Athletics News

Olympic Club Gives Back Through Coaching


Members of The Olympic Club compete at an annual match in McCovey Cove in San Francisco

March 19, 2013

By Peter Conte

“Imagine for a moment that you are an athlete on a team that I coach. This is what I would say to you: youth only comes once in a lifetime. The opportunity to compete in sport is short lived, and to compete at this level is truly extraordinary. So it is important to pause for and reflect on the values and principles inherent in what you do. These principles can, depending on you, guide your future.”—Pete Cutino, Olympic Club coach and Hall of Fame inductee 2007

It has been said that for those who play, water polo is more of a calling than a hobby.

In a sport with only 35,000 players nationwide, it’s no surprise that those who’ve seen success in the water continue to support and honor water polo with their time and effort on the pool deck. Water polo has created a generous family, and it warrants notice that numerous members of the Olympic Club have had an impact in Bay Area communities.

Olympic Club water polo is arguably one of the most successful and internationally recognized clubs in the world. Boasting current and former Olympians such as Peter Varellas, Kirk Everist, and Sean Nolan, national team members such as Brian Alexander, and renowned coaching legacies from Pete Cutino to Bruce Watson, the 100-year-old “winged-O” program has proven that championship-level performance is an ongoing expectation. But more than world championships and national titles, beyond NCAA notoriety and all-American accolades, the main testament to the Olympic Club’s passion for the sport is its capacity to give back.

“I started coaching only a few years after I started playing, it just seemed natural. I was lucky enough to be coached by college stars and then later by coaching legends, and it just made sense to pass on the knowledge I received to those younger than me,” said Chris Lathrop, assistant to his brother and fellow O-Club teammate James Lathrop, at the NCS Champion Miramonte (CA) High School. “When I stop and think about it, I feel very lucky to have been surrounded by such amazing talent and amazing people on all sides throughout my water polo experience.”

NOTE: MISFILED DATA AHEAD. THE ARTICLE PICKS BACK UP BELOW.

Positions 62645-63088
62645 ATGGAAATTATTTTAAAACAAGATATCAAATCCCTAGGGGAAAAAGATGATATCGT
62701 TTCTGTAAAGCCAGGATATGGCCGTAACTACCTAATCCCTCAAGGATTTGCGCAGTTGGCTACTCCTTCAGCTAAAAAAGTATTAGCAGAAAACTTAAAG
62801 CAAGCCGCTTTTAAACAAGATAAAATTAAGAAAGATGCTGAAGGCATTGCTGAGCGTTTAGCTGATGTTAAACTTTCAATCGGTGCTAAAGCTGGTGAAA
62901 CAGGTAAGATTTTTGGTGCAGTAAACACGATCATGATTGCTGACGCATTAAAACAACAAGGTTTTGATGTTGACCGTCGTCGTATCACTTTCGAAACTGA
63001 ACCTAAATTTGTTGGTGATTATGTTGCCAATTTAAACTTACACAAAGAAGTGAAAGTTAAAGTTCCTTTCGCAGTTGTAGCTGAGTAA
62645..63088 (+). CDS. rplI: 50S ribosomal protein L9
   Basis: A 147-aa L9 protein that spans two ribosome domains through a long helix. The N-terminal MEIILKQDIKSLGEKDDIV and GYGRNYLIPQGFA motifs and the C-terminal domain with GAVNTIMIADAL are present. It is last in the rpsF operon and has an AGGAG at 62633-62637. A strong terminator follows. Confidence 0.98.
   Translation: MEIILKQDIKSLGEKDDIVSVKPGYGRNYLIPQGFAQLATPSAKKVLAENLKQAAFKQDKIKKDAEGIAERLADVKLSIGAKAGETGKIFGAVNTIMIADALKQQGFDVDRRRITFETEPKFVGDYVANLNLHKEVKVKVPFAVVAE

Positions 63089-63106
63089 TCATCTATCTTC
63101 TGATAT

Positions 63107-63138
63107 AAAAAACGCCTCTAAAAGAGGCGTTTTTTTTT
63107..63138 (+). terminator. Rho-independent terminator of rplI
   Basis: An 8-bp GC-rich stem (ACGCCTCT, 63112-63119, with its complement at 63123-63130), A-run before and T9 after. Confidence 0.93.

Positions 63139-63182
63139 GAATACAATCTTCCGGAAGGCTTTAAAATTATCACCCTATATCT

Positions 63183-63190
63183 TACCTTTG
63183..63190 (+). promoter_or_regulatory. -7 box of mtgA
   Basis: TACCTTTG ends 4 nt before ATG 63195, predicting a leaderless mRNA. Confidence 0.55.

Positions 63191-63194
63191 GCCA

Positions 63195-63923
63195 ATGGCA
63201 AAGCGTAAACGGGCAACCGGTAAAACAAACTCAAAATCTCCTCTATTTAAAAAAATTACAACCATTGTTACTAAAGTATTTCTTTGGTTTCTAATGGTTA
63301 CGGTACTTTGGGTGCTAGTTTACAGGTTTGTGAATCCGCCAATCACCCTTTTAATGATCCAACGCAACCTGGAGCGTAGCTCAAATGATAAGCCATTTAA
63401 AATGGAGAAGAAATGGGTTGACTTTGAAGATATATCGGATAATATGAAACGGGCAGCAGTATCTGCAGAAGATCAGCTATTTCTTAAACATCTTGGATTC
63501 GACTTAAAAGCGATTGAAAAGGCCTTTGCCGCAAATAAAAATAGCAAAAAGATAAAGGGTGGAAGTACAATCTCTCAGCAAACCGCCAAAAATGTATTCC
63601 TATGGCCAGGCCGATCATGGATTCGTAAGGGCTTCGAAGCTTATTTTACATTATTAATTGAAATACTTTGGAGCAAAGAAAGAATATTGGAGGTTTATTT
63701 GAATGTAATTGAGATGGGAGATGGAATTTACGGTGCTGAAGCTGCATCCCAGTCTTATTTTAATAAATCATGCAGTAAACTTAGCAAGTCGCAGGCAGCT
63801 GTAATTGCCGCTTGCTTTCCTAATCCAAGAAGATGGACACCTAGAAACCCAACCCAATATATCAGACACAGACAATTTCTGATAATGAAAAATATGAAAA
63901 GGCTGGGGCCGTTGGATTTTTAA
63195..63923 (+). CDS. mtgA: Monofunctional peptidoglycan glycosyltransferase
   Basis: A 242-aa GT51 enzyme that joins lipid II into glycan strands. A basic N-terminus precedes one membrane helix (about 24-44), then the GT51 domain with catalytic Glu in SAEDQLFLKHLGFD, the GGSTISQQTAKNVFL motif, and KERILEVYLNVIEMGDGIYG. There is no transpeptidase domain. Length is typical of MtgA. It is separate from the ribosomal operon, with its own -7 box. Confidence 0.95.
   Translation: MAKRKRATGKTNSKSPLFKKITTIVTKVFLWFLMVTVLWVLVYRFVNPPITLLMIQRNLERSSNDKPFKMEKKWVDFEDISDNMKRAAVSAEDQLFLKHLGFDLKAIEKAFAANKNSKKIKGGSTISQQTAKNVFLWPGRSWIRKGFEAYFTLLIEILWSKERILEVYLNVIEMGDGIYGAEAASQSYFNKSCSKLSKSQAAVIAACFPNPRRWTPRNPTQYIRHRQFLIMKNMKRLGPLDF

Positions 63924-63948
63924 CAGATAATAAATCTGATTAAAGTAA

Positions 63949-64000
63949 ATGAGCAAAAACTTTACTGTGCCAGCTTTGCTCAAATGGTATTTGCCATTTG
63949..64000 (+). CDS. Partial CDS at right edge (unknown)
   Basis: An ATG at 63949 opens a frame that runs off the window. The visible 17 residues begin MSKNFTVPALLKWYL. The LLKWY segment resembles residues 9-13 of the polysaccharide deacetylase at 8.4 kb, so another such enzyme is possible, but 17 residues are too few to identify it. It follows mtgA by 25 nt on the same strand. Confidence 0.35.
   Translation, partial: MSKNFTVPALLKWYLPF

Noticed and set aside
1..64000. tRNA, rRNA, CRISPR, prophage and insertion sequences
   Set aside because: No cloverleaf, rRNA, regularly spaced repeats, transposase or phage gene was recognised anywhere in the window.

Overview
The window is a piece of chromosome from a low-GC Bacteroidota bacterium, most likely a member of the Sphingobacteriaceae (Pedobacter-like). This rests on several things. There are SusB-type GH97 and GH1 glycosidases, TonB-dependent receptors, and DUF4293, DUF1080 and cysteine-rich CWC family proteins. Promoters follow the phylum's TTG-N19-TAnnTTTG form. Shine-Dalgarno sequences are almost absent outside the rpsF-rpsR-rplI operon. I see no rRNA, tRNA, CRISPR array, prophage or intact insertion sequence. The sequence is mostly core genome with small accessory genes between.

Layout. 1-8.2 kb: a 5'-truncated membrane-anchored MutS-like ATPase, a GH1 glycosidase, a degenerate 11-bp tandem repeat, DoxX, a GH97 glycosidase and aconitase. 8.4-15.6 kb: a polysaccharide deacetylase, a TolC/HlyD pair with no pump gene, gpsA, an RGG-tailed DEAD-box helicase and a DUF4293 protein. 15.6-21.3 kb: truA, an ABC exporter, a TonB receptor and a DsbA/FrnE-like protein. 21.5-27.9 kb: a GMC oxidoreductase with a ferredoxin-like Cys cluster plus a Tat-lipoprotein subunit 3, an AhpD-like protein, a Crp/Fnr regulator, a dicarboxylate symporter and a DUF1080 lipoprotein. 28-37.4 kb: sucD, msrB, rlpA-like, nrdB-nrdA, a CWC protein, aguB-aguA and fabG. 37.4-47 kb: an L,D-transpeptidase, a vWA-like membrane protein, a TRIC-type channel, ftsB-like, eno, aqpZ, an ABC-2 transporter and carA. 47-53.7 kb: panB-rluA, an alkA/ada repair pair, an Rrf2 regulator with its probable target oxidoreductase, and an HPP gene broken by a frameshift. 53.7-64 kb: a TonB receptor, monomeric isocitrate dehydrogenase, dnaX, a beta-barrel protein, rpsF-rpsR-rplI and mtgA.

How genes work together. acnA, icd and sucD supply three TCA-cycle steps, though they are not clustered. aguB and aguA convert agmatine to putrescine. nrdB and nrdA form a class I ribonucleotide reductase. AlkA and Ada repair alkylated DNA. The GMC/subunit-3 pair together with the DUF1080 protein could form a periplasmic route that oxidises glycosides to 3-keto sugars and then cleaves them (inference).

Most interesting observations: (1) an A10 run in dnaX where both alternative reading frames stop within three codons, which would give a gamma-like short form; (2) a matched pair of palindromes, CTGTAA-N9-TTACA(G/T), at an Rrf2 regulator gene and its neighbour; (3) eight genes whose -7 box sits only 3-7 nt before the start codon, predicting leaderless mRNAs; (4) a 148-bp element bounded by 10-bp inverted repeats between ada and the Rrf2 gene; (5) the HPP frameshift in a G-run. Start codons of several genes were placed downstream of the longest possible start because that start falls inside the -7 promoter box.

Other high school coaches on the team include former commissioner Paul Felton of the St. Ignatius women’s team, Giovanni Napolitano of the Menlo Atherton men’s team, GP Panawek and Sean Joy of Burlingame High School, Pat Reid of Acalanes’ women’s team, and Peter Galli of St. Francis’ women’s team. That list, however, is incomplete without the assistant coaches—Bob Palmer, Michael Sharf, Kirk Lazaruk, Mike Haley, Zac Monsees, Trent Calder, and others—who also lent significant time to local high schools last season.

“Being an assistant coach is rewarding in that you get to watch players develop on the field as well as off,” said Calder of his experience at Acalanes. “The most gratifying part of coaching is being able to give back to the sport that gave so much to me.”

The sheer number of players who involve themselves is not just impressive, but truly inspirational.

Former national team member, Palo Alto Vikings women’s coach, and O-Club standout Spencer Dornin made headlines in 2009 when he took the helm of the San Francisco Tsunami—a straight-friendly, gay water polo team. Adult co-ed water polo is generally the most underserved segment of the water polo family from a coaching aspect, but Dornin brought some serious clout to the growing program.

“The Tsunamis are eager to learn and improve while having fun,” said Dornin. “I consider all those to be part of a great water polo experience.”

Maybe Dornin’s attempt to create a complete experience for his players is the best indicator that the system works; that deep in the water polo heart beats a spirit of community and collective effort to continue the legacy that’s been handed down by so many who’ve come before.

Head coach Kirk Everist took command of his alma mater UC Berkeley’s program after competing in two Olympics as a player and years of assistant coaching at the high school level. “I'm here because I feel that I owe a lot to this program,” said Everist after taking on the position, a mentality that has seen two NCAA championships, 51 All-Americans, and more than one Coach of the Year award during his 11-year tenure.

But the practice of giving back to the family doesn’t end in high school or college: Masters World Champions and OC team members Doug Norton and Kirk Jensen—both of whom have raised their children as water polo players in the East Bay’s age-group system—formed their own club, CC United, in an effort to broaden outreach among multisport kids. The players, age 10 to 18, are encouraged to augment their water polo pursuits along with other sports and activities.

“We both are very adamant about giving back to a sport that has been so generous to us over the years,” said Norton. “After many discussions, CCU was formed in an effort to grow the sport locally and encourage and support multisport athletes in playing water polo. Our aim is to develop kids fundamentally as well as instill a love for the game so they aspire to play in high school and at the collegiate level.”

The role of the coach  would seem obvious to most—which is why it’s often unacknowledged. But these mentors spend time, effort, and often their personal income to guide the players of tomorrow—they deserve to be recognized for their efforts in molding and growing the youth contingent of water polo.  

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